Dr Vivian Soesilo, BST’s pastoral care lecturer in the Chinese program regularly travels to Indonesia where she is involved in pastoral ministry and lectures at Southeast Asia Bible Seminary. Vivian completed a Master of Arts in Counselling and has extensive experience in children, individual and marriage counselling. She also has theological qualifications form Asbury Theological Seminary and Union Theological Seminary. We recently caught up with Vivian to find out some of the pastoral care issues that she’s encountered in an Asian context.
Expectations of church leaders
When providing pastoral care in any context, people require a lot of your time and attention. Amongst Asians, there is an expectation that the pastor will be available at any time of day or night to be there for members of the church and their families. In many cases, it’s also expected that the pastor and the pastor’s spouse provide pastoral care together. Working closely with people means that you may also form close personal bonds, so the pastoral care giver needs to be aware of this and maintain professionalism while still being sensitive to the needs of the people who require care. For example, boundaries can be crossed when the pastoral care giver exchanges text messages about daily matters or event eating meals alone with a member of the opposite sex. This is generally a big no-no in an Asian context.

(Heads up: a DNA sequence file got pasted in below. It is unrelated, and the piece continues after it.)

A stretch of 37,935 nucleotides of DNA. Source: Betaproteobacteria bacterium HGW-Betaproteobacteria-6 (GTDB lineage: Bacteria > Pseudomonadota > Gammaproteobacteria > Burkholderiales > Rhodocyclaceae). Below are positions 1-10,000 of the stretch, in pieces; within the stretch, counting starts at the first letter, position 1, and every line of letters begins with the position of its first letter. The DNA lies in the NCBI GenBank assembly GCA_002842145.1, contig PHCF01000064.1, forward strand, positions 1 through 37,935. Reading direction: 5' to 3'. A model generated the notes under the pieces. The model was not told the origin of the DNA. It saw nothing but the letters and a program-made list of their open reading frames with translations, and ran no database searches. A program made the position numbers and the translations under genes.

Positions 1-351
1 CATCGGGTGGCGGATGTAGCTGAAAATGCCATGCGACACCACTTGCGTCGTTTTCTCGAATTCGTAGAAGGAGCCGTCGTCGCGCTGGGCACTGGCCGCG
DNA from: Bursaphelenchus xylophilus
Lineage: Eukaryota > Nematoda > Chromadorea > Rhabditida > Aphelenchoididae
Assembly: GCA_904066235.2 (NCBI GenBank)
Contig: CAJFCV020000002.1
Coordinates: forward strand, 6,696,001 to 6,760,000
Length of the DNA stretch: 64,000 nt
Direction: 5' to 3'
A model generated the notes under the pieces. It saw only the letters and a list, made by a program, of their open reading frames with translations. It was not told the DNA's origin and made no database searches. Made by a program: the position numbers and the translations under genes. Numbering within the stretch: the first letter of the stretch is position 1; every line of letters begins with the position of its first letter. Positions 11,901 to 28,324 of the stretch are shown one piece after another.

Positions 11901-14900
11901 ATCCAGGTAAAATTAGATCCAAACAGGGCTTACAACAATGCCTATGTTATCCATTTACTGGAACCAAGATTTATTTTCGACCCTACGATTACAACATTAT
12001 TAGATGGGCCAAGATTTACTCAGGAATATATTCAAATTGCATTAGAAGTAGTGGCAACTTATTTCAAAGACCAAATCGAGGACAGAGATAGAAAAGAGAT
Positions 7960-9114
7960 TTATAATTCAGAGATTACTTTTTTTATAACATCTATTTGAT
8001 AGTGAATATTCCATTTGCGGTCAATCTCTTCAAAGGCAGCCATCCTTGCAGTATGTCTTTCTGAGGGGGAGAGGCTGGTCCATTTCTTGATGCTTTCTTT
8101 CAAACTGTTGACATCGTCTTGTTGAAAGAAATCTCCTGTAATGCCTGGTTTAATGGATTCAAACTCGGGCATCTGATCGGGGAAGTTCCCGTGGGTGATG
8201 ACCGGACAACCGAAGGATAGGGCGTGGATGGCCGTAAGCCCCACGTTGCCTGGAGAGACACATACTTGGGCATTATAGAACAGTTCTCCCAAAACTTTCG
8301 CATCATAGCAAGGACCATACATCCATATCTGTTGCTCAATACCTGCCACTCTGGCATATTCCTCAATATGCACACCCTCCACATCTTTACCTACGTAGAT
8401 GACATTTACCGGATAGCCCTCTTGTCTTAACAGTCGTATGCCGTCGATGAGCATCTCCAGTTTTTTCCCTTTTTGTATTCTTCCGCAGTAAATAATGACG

The influence of the pastoral care giver is an important consideration when engaging with vulnerable people. Healthy professional boundaries are needed to protect those who are in a vulnerable position and to avoid situations of potential conflicts of interest, or exerting undue influence over someone’s personal circumstances. It’s important in these contexts, whether Asian or any other culture, that those involved in pastoral care create healthy boundaries and understand their own limits and capabilities, not only to protect those receiving care but also to prevent the care giver from reaching burn-out.
Caring across generations
In many Asian countries, it is normal to find three or more generations living under one roof—the grandparents, parents, and the children. It is general practice that the elderly will be cared for at home with their families, so pastoral care is sometimes provided across the generations on a single home visit. This can be time consuming and requires those involved in pastoral care to have flexibility in addressing the different needs of the families. One of the benefits of being able to see the family together is gaining a better understanding of the home environment and the relationships that impact on the individuals.
Vivian will teach Foundations of Pastoral Care in our Chinese program (all lectures will be in Mandarin) as a semi-intensive to be delivered every Saturday over six weeks starting from 12 August 2017. If you would like to audit this subject (sit in on lectures) or to enrol for credit, please email firstname.lastname@example.org or call our office on +61 7 3870 8355.